A Photo for Friday

"In Formation"

In Formation

“In Formation”

April 25, 2023

Santa Barbara, CA

FILED UNDER: Photo for Friday, Photography
Steven L. Taylor
About Steven L. Taylor
Steven L. Taylor is a Professor of Political Science and a College of Arts and Sciences Dean. His main areas of expertise include parties, elections, and the institutional design of democracies. His most recent book is the co-authored A Different Democracy: American Government in a 31-Country Perspective. He earned his Ph.D. from the University of Texas and his BA from the University of California, Irvine. He has been blogging since 2003 (originally at the now defunct Poliblog). Follow Steven on Twitter


  1. CSK says:

    This is perfect.

  2. OzarkHillbilly says:

    Heh. For some reason this pic puts me in mind of WWII PBYs.

    Nice shot.

  3. Flat Earth Luddite says:

    What CSK & Ozark said. Thanks for sharing!

  4. de stijl says:

    Not an aeronautical engineer. Is there an air pressure rebound effect from flying so close to a flat surface? Intuitively, it makes sense.

    If you don’t believe in evolution look at a pelican. That is some very specific adaptive beak / throat morphology going on there.

  5. de stijl says:

    Technically, they are gliding. Which brings up the question as to the definition of “flying”. Does flying require flappity-flap?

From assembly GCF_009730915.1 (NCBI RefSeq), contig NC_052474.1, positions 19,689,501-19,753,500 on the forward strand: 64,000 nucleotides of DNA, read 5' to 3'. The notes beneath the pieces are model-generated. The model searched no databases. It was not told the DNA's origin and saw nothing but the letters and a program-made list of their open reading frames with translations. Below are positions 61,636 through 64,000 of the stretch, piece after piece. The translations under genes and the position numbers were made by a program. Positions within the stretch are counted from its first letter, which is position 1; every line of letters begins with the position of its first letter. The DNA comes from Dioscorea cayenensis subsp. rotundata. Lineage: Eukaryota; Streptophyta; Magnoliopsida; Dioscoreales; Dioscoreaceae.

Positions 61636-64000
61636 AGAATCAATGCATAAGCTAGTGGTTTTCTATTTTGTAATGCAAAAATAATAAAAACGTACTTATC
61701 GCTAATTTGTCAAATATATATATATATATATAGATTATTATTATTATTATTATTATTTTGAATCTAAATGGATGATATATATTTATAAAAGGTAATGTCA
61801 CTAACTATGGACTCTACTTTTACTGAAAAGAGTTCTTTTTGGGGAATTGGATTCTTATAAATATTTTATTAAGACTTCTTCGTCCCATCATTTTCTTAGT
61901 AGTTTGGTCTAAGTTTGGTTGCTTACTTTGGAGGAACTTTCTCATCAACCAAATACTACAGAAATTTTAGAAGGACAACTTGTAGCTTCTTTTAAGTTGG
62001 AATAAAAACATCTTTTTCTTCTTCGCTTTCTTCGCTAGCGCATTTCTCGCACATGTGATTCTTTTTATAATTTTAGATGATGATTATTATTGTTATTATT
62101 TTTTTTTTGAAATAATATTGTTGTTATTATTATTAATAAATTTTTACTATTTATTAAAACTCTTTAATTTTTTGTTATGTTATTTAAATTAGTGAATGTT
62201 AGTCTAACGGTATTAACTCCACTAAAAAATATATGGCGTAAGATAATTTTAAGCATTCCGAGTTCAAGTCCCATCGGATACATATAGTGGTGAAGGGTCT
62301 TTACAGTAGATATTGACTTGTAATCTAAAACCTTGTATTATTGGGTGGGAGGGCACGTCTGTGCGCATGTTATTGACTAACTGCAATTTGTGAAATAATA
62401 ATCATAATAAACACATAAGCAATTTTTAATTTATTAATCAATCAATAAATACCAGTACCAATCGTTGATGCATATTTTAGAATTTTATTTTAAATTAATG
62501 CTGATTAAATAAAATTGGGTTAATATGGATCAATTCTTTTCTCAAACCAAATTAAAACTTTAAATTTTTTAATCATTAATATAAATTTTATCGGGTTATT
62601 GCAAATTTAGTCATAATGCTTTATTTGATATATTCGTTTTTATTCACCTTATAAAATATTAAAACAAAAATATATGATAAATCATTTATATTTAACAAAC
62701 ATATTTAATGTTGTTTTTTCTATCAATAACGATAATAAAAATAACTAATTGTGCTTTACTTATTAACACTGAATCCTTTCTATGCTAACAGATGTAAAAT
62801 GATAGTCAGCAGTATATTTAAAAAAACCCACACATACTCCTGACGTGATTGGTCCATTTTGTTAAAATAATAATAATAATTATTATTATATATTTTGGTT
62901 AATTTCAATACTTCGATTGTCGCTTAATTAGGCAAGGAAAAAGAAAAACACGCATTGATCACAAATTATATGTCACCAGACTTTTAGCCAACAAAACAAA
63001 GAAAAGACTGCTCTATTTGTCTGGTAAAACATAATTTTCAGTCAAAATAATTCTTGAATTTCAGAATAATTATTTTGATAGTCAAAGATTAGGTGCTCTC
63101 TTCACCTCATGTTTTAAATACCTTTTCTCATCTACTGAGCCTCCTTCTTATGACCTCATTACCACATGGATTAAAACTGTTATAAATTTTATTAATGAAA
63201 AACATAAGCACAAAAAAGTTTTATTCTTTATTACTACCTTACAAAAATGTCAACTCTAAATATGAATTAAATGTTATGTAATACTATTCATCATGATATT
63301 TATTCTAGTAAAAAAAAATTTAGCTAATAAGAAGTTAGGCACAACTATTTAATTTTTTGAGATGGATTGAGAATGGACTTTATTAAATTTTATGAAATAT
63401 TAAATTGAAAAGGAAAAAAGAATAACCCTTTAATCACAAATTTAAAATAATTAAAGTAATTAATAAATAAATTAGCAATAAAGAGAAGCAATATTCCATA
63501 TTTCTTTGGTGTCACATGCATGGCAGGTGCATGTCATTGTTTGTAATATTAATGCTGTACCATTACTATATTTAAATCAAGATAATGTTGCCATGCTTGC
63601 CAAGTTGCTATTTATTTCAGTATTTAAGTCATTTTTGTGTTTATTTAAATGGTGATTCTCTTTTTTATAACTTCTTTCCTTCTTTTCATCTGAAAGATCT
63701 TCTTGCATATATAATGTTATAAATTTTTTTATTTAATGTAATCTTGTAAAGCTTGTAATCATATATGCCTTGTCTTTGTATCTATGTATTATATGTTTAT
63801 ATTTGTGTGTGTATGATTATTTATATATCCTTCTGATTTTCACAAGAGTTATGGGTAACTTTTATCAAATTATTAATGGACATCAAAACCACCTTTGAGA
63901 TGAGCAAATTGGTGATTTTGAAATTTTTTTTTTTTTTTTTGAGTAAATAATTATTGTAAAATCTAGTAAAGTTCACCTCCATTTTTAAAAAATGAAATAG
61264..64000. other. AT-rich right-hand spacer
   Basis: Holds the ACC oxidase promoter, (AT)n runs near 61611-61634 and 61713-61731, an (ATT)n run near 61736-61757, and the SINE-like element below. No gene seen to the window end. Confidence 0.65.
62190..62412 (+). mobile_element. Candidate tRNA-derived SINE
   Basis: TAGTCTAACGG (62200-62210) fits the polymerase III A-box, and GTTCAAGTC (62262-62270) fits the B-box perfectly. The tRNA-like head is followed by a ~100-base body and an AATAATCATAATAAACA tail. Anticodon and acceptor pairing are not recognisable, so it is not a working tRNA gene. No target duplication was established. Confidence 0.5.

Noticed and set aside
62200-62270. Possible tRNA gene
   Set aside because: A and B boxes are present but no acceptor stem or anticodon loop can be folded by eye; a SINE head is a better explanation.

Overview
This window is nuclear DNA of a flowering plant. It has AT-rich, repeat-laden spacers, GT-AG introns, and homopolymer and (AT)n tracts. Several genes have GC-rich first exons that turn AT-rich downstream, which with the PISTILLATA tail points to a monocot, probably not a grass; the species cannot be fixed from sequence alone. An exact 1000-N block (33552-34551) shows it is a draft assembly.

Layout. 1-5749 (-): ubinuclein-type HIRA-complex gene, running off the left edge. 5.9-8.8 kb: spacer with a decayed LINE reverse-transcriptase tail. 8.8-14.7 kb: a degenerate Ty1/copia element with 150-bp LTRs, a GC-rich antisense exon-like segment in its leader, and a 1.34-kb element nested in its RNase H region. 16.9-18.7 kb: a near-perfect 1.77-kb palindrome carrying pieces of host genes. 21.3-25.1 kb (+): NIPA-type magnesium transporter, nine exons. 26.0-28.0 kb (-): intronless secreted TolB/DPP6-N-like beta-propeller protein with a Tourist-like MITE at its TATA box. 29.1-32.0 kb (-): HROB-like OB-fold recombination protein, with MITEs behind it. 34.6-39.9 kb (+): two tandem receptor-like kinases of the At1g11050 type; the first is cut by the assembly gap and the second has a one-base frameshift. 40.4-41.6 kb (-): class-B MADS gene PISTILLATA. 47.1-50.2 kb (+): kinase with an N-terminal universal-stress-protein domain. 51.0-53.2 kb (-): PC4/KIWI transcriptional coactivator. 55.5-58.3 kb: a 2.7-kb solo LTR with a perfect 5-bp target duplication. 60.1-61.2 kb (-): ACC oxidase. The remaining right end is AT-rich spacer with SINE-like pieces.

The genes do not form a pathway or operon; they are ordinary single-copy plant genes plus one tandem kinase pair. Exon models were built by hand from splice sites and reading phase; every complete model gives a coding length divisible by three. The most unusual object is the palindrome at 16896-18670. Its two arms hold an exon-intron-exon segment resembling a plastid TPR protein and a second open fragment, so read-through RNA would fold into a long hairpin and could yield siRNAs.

Do flying squirrels fly or glide? I could argue they are parachuting or paragliding.

  6. just nutha says:

    @de stijl: My recollection is that flying squirrels only glide and cannot “take off” from ground level. As to why they’re called “flying” rather than “gliding” squirrels, I have no idea.

  7. OzarkHillbilly says:

    @just nutha: You are correct, they glide. There is a “flying” frog in the Amazon who’s name I forget, that glides by spreading out it’s toes and stretching the membranes between them to catch the air. Evolution is amazing.

  8. Kathy says:

    @de stijl:

    I think there is some sort of effect from gliding close to water. I’ve been trying to look up a Soviet era aircraft that flew only a few meters over water. It couldn’t climb higher than that, much like a hovercraft. I’ve found nothing.

    As to gliding vs flying, I equate flight with lift. Gliders do produce lift, ergo they are flying (squirrels included).

    Gliders don’t produce enough lift to stay up for long. See any airliner that loses all engines, like the Gimli Glider, or any design without active propulsion, like the space shuttle after reentry. They lose altitude steadily, but slowly. If they didn’t produce any lift, they’d plummet, as happens if a plane stalls.